My name is Ross Keith. I'm from Regina. I'm here today because I had a unique opportunity to have some very direct experience with the ranked ballot process. I have for you today one observation and one plea.
My experience was as a director of the Canadian Wheat Board. As you're probably aware, there were 10 elected representatives and five appointed representatives. I was one of the appointed. Those elected farmers ran in ridings about the size of your ridings. The experience we had with that was that there was an absolutely exponential improvement after the ranked ballot process was in.
I have an example for you, and it was very contentious, as you know. On the pro-Wheat Board side there was one farmer who was an expert in marketing. Another was an expert in transportation. They were both very strongly in favour of the board. Their supporters had to choose between persons with different expertise.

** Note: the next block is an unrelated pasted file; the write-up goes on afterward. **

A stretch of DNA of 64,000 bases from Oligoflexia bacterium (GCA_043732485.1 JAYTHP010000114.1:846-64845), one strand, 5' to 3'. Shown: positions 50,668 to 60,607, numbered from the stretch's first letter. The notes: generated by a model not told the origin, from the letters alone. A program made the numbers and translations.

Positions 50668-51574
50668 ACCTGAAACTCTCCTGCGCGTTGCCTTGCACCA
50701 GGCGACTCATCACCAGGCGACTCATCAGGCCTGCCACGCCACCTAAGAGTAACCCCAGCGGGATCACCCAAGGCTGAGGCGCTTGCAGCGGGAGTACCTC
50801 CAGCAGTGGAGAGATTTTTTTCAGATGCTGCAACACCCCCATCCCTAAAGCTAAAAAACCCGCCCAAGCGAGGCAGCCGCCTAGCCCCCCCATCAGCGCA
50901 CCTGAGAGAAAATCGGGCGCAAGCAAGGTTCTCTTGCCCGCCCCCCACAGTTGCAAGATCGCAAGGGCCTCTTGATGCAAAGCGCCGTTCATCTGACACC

The same thing happened on the other side. There was one incumbent who was afraid to run because they might split the vote. In terms of your engagement item here, it absolutely had more power than this strict notion about PR.
My message is that I hope you plugged into that experience from the Wheat Board with the ranked ballot process. I'm assuming that you have talked to Meyers Norris and Penny, which was sort of our electoral officer, our Elections Saskatchewan or Elections Canada.
Here's my plea for you: do not let it become just a poll between PR or ranked ballot and first past the post.
At the meeting that Mr. Harding talked about, we had the minister in town the other day, and there was a member of the audience, also a member of Parliament, our local NDP member, who got up and asked for a straw vote, so people were talking then about PR, ranked ballot, and first past the post. That's not on. You can have the benefits of all.
As Mr. Harding said, this is a design exercise. You need to pick the best from proportional representation and from ranked ballot. I believe there's one on the Fair Vote Canada site—